PARIS -- Rare is the Parisian bistro that remains solid, steady and satisfying year after year. But for 18 years I've made repeated pilgrimages to the classic 1900s bistro, Chez Georges, and it remains an example of the dream Paris bistro: convivial and relaxed, amidst a controlled murmur of good times.
Every millimeter of the long, narrow dining room Ð with its columns and mirrored walls - is packed, elbow to elbow, with a care-free, carnivorous crowd there as much for the ambiance as the cuisine, as well as the open-armed welcome of the owner, Bertrand Brouillet. The weight-obsessed, the impatient, the person who needs a space of his own should go elsewhere.
Here coats are hung or draped wherever there is room, baskets of freshly sliced country bread from Poilane and baguettes from the nearby boulangerie Lebon need constant refilling, and the chirpy waitresses all but skate across the old tile floors, racing through the room with steaming platters of steak, kidneys, grilled lamb chops, duck, sole and turbot. (That means service can be slow at times, as your hungry eyes follow a steaming platter emerging from the kitchen, destined for another table.)
On a most recent visit, starters were as satisfying as ever: celery root bathed in a mustard-rich mayonnaise; fillets of silken marinated herring floating in oil and herbs; jambon persille as fresh as a day in May; springtime curly endive, or frisee, tossed with crisp chunks of hot bacon and topped with a perfect soft-cooked egg.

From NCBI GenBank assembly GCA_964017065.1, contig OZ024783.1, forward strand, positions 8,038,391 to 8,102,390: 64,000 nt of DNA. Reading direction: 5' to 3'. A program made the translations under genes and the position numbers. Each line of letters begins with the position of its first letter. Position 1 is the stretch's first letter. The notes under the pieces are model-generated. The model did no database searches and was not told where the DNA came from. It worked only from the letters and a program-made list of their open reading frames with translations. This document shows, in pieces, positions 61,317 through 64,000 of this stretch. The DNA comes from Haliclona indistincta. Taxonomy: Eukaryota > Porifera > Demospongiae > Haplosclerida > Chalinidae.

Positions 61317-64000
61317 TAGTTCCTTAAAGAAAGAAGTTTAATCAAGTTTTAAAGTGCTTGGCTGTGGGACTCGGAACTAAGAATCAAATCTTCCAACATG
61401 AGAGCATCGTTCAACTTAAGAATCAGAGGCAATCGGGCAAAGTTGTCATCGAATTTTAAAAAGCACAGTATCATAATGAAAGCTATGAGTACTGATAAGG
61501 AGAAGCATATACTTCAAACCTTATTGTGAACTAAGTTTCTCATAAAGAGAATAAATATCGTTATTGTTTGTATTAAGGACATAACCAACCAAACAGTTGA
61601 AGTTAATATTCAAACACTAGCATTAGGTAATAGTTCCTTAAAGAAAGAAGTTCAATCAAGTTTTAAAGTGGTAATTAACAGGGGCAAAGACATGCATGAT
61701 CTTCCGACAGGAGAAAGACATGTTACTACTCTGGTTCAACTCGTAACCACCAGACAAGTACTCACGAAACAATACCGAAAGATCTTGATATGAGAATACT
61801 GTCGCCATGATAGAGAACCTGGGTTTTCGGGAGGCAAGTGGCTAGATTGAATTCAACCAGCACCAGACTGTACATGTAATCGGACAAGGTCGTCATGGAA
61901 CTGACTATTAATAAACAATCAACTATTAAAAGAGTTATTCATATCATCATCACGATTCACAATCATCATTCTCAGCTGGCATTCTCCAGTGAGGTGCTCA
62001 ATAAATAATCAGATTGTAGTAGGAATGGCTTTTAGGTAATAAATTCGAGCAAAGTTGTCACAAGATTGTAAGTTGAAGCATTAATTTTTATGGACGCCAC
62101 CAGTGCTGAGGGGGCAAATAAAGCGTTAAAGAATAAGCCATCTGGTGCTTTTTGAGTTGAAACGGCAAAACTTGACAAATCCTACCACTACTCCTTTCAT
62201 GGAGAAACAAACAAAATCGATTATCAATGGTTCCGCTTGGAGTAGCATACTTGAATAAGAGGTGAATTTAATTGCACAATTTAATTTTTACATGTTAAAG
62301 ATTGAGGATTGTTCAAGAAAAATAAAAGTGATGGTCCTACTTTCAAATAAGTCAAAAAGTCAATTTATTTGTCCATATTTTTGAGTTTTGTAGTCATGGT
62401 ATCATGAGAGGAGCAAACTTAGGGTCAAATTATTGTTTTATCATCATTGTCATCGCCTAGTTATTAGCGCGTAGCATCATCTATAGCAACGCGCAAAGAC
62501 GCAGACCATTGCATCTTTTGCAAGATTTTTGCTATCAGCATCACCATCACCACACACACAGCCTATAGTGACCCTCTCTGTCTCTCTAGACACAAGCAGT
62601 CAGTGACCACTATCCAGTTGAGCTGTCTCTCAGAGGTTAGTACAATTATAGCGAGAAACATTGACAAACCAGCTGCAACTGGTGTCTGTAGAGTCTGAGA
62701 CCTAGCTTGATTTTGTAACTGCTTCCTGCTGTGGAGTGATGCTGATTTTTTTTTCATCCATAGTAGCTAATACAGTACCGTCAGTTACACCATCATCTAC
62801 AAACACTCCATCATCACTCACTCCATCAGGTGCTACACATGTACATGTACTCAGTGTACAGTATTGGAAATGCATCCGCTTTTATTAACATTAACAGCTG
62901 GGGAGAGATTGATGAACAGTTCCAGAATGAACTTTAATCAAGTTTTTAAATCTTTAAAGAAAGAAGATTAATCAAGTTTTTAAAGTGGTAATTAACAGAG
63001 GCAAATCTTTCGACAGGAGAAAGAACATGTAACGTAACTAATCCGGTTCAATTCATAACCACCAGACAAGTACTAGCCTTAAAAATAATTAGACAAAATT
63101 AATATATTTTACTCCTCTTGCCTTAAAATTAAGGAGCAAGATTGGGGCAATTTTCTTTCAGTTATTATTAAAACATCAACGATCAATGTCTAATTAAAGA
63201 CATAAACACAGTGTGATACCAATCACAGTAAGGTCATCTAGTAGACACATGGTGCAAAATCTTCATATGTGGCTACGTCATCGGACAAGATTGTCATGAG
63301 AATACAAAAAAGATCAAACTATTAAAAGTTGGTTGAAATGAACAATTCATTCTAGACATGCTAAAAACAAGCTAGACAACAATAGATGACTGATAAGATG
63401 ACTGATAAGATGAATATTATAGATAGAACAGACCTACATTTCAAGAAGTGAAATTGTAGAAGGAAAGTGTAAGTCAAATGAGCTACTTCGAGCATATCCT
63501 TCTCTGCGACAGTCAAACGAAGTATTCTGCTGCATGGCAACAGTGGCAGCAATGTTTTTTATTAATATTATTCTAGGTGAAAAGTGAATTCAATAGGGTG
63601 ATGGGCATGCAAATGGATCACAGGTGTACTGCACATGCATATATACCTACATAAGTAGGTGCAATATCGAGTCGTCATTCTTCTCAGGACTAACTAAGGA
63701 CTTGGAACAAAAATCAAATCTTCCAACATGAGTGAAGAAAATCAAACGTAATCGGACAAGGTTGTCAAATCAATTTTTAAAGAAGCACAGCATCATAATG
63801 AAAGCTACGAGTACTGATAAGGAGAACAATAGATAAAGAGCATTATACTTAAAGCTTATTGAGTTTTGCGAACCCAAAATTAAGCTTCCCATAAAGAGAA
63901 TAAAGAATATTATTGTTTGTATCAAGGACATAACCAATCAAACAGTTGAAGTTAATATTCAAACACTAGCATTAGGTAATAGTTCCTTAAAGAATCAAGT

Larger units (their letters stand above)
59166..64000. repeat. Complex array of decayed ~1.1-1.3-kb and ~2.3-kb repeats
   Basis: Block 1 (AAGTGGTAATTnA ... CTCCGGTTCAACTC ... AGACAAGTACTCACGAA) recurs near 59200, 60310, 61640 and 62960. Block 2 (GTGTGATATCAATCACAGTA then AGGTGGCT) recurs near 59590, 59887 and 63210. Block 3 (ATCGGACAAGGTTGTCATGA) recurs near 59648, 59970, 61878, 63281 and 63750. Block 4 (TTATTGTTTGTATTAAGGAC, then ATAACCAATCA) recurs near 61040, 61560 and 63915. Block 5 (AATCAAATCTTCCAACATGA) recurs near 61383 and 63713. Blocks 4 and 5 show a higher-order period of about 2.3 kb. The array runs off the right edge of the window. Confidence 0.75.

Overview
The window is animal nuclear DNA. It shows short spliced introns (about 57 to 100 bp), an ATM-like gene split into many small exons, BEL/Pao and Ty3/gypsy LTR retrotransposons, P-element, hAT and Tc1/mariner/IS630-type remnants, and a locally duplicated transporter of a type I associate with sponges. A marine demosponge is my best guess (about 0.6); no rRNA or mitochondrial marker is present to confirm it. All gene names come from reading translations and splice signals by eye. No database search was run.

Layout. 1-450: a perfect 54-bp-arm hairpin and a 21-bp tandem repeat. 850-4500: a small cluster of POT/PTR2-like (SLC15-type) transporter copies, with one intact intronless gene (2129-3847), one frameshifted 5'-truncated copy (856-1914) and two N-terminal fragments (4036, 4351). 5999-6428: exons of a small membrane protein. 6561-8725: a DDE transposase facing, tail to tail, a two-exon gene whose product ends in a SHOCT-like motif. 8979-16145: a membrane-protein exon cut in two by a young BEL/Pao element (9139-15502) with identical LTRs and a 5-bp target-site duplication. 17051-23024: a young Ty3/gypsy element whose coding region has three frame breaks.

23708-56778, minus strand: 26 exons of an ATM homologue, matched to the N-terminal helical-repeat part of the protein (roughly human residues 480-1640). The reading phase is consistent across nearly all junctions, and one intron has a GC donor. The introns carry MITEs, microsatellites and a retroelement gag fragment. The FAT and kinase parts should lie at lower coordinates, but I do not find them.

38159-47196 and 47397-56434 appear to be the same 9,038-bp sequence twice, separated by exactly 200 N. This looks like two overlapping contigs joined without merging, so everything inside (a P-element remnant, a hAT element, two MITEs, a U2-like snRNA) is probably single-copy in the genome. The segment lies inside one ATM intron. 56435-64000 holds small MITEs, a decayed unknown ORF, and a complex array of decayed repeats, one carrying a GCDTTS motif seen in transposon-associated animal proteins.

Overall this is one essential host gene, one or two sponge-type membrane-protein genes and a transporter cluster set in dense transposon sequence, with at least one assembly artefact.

never-changing star We may change but the food does not. The bistro star remains the onglet de boeuf, pan-seared skirt steak that needs little more than salt, pepper and shallots to bring out its succulent brilliance. At Chez Georges, this morsel arrives chewy, tender, with a rich, meaty flavor. As custom dictates, the meat is showered (a bit too generously for my palate) with finely minced shallots, which serve to sweeten and heighten the flavors of the beef. Alongside, come traditional French fries, which arrive hot from the kitchen. The steak de canard is as juicy and meaty as ever, served with huge portions of equally meaty cepe mushrooms; and the almost sweet, truly tender coeur de filet - seared beef fillet - comes with a Bearnaise sauce, where the tang of the vinegar and tarragon cut right into the richness of the meat.
Desserts follow suit, with fine profiteroles and a golden tarte Tatin. And the house Brouilly hits the spot, fits the mood and the moment. Who can ask for more?
Chez Georges, 1 Rue de Mail, Paris 2; tel: 01-42-60-07-11. Closed Sunday. Credit cards: American Express, Visa. A la carte, about 250 francs ($42), including service but not wine